Healthier Water Creates Healthier Communities
Aquatic ecosystems thrive with a balance of essential elements like phosphorus. But when temperatures are elevated, sunlight beams down on a body of water, those waters move more slowly, and this necessary mineral becomes overabundant, it can create serious and sometimes deadly consequences for humans, pets, wildlife, marine animals, and the overall health of that water body.
After observing the sharp water quality diminishment in his own lake community over a period several decades, learning it was mainly attributed to septic systems and a rise in phosphorus, Paul Sutphen invented the Clear Lake Technology LLC wastewater conditioning system. This innovative way to improve water bodies has made such a difference in phosphorus reduction, the State of New Jersey Department of Environmental Protection awarded a $137,025 grant in 2022 to a lake community’s watershed conservation foundation, which will enable further trials and a 2.5 year study of his patented Clear Lake System.
Phosphorus and Algae — A Delicate Ecosystem Balancing Act
Excess phosphorus is one of the minerals responsible for algal overgrowth in both salt and freshwater basins worldwide, including coastal ocean areas, gulfs, bays, estuaries, lakes, reservoirs, dams, lagoons, rivers, ponds, streams, and wetlands. Phosphorus may find its way to these places through septic system and stormwater runoff, sewage, natural rock and soil erosion, geese droppings, pet waste, lawn fertilizers, detergents, and city or agricultural drainage.
Many types of harmless aquatic plants, including algae, exist in harmony within the ecosystem as an important food source. Some beneficial types of blue-green algae like spirulina have even been embraced as a protein-rich dietary supplement. When the equivalent of a pound of phosphorus finds its way into a water body, experts say it can yield 1,000 pounds of algae. If this plant growth becomes unmanageable, the outcome can be negative, resulting in what is known as Harmful Algal Blooms or HABs.
Eutrophication Escalation: When Phosphorus Unleashes Algal Chaos
Eutrophication is the term that describes this phenomenon, which begins from an uptick of nutrients like phosphorus, blended with sunlight, placid waters, and increased temperatures. This recipe creates an overall threat to the survival of the ecosystem’s plants and animals because the surplus of decomposing plant matter triggers a rise in carbon dioxide levels, and downturn in oxygen. This environment permits HABs to lay stagnant and brew up cyanobacteria, a toxic blue-green algae. These contaminants are harmful to the health of humans, domestic and wild animals, aquatic ecosystems, and drinking water. Cyanotoxins like microcystin are responsible for tainting water bodies, as well as droplets in the air, which can irritate the eyes, skin, nose, throat, and lungs. Ingesting contaminated fish or shellfish can be another source of the neurotoxin’s entry into a person’s or animal’s body, inducing liver and gastrointestinal illnesses.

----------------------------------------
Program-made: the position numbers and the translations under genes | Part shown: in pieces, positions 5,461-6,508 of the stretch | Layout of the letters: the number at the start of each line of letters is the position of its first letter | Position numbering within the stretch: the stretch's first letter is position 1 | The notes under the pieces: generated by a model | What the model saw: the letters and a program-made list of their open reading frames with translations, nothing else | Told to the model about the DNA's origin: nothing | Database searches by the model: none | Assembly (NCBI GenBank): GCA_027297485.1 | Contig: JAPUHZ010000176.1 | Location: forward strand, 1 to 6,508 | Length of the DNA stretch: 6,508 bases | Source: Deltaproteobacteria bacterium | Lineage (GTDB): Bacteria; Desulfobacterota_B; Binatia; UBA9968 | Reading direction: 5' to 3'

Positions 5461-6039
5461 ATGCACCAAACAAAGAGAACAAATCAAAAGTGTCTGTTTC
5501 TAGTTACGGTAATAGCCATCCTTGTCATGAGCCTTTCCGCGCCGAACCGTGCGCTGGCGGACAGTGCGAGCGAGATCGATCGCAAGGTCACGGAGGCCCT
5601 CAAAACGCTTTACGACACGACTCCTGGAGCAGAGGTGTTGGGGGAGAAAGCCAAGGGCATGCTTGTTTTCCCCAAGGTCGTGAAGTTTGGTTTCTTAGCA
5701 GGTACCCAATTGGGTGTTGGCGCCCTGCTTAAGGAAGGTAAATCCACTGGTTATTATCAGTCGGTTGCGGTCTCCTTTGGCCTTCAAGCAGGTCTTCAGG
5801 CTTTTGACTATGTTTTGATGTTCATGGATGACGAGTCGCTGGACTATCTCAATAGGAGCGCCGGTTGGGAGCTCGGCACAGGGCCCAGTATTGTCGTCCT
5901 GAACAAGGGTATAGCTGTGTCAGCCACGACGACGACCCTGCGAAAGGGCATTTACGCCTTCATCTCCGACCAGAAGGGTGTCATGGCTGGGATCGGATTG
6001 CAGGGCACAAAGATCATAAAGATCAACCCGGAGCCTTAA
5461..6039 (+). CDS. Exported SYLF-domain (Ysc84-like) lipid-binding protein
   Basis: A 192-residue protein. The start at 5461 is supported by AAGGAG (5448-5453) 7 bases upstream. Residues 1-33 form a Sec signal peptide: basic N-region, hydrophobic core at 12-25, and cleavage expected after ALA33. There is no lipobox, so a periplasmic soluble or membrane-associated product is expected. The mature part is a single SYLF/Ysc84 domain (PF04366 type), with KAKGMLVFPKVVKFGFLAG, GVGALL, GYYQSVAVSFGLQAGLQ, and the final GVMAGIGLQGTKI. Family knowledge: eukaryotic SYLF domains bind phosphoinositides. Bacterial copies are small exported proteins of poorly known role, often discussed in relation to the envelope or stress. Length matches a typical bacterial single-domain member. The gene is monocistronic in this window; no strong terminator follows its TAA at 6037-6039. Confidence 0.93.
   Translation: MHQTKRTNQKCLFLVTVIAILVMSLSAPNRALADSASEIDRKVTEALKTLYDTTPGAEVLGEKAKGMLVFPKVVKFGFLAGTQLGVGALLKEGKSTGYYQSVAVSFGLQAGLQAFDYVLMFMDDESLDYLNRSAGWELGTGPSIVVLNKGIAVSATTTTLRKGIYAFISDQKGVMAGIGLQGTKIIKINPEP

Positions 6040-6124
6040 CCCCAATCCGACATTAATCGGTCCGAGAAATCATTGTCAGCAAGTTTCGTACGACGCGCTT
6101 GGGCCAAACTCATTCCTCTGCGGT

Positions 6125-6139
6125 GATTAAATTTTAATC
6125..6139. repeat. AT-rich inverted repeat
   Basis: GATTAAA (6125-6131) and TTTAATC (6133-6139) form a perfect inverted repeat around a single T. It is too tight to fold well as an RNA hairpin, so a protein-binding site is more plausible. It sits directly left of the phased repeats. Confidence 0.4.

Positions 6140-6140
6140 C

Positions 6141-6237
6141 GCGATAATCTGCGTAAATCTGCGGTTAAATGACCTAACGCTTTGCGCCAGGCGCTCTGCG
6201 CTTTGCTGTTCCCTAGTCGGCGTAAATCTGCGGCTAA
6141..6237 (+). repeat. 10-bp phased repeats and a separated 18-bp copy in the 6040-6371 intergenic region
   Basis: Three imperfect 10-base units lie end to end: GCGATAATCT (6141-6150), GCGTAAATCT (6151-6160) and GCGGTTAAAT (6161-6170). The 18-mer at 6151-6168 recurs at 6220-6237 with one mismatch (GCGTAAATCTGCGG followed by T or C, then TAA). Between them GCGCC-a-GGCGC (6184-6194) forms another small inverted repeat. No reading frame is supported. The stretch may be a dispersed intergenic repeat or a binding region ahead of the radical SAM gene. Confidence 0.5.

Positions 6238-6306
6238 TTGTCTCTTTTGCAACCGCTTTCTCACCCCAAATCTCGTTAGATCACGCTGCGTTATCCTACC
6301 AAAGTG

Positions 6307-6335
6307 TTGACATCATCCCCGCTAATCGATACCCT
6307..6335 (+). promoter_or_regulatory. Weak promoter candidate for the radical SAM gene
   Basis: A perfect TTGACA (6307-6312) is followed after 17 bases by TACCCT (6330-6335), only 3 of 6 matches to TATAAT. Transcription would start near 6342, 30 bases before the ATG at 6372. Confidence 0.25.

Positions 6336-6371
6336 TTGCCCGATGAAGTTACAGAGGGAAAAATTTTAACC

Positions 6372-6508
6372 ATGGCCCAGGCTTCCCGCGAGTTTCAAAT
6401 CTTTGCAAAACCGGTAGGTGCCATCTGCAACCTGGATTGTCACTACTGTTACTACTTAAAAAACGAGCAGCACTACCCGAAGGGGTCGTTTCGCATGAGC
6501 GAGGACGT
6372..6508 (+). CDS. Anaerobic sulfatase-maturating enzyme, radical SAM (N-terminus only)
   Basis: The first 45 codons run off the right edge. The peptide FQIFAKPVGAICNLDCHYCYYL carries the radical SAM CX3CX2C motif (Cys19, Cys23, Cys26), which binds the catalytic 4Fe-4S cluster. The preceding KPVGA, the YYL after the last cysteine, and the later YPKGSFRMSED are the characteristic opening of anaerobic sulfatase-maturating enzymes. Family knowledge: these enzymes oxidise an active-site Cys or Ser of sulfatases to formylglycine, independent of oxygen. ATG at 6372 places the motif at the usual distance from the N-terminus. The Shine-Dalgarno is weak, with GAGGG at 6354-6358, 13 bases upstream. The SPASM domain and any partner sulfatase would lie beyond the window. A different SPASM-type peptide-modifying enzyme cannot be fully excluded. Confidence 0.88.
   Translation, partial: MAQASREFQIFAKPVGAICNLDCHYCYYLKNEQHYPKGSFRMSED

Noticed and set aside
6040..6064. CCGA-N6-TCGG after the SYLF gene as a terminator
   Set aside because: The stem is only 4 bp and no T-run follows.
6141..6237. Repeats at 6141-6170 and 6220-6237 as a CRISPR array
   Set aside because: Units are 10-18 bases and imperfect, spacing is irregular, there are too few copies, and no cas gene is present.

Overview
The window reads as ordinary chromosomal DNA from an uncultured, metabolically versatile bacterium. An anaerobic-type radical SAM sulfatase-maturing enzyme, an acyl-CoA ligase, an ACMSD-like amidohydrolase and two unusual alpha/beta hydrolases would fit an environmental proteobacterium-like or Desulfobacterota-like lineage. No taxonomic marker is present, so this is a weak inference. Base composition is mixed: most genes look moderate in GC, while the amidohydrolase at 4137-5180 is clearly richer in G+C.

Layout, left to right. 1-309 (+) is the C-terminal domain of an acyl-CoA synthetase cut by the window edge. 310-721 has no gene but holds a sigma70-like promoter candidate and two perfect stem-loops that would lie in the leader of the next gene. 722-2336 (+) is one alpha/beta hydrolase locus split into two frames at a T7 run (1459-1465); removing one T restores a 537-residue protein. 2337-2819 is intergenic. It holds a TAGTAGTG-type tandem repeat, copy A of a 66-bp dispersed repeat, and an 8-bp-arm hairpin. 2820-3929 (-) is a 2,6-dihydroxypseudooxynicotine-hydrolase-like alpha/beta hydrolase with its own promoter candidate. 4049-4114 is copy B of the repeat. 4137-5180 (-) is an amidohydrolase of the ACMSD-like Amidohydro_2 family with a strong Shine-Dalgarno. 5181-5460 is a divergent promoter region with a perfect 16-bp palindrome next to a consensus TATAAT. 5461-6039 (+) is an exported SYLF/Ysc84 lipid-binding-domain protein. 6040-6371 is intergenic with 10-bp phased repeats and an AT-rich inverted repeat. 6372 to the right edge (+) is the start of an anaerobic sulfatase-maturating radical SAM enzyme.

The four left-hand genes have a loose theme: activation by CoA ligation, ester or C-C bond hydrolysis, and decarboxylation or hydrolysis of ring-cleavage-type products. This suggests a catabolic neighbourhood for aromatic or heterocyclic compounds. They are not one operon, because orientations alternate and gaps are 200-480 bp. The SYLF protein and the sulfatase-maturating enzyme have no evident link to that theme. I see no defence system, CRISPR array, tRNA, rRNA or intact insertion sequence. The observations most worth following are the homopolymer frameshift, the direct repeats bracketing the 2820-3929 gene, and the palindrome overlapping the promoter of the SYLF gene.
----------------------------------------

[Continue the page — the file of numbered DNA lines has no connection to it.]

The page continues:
A United Front Against Algal Threats
The worldwide concern about HABs has become so prevalent, these cyanobacteria have been on the radar of agencies like the National Oceanic and Atmospheric Administration (NOAA), Centers for Disease Control and Prevention (CDC), United States Environmental Protection Agency (EPA), National Park Service, and United Nations Educational Scientific and Cultural Organization (UNESCO). State and local health departments, non-profit entities, medical and veterinary organizations, and other types of stakeholders, also have an interest in reducing the presence of HABs.
Beneath the Surface: HABs Submerged Socioeconomic Impact
HABs that have infected a water body have been known to spawn devastating effects on the surrounding communities at large. Local health officials are often required to ban recreational and business uses of HAB-polluted water bodies, impacting tourism, marinas, commercial fishing, and other activities. Officials will not reopen a cove or beach until regular testing shows the algal bloom presence has been reduced to a negligible level, with some shuttered for an entire summer season.
Cleaner, Clarified Water with the Clear Lake System
How does an individual, business, municipality, recreational area, or government entity begin to protect water bodies from the presence of HABs? One of the ways is to lower the volume of phosphorus from potentially entering a water body, through water conditioning systems like the Clear Lake System.
The patented Clear Lake System adds hydrated alum to wastewater in proportion to the phosphorus level contained in wastewater. The alum binds with the phosphorus and separates from wastewater leaving the tank, thus preventing phosphorus discharge to the septic system leach field. This system and method for treating wastewater is capable of removing up to 90% of phosphates and 95% fecal coliform, and results in less loading of the leach field.
The Clear Lake Technology wastewater conditioning system, which uses the same hardware as a water supply chlorinator, consists of a 30-gallon alum tank that lasts approximately two to three years. The hardware, which runs about $2,000, does not require underground connections, or involve property disturbances.
Read more about the positive impact of Paul Sutphen’s groundbreaking, phosphorus-reducing technology to ensure healthier waters.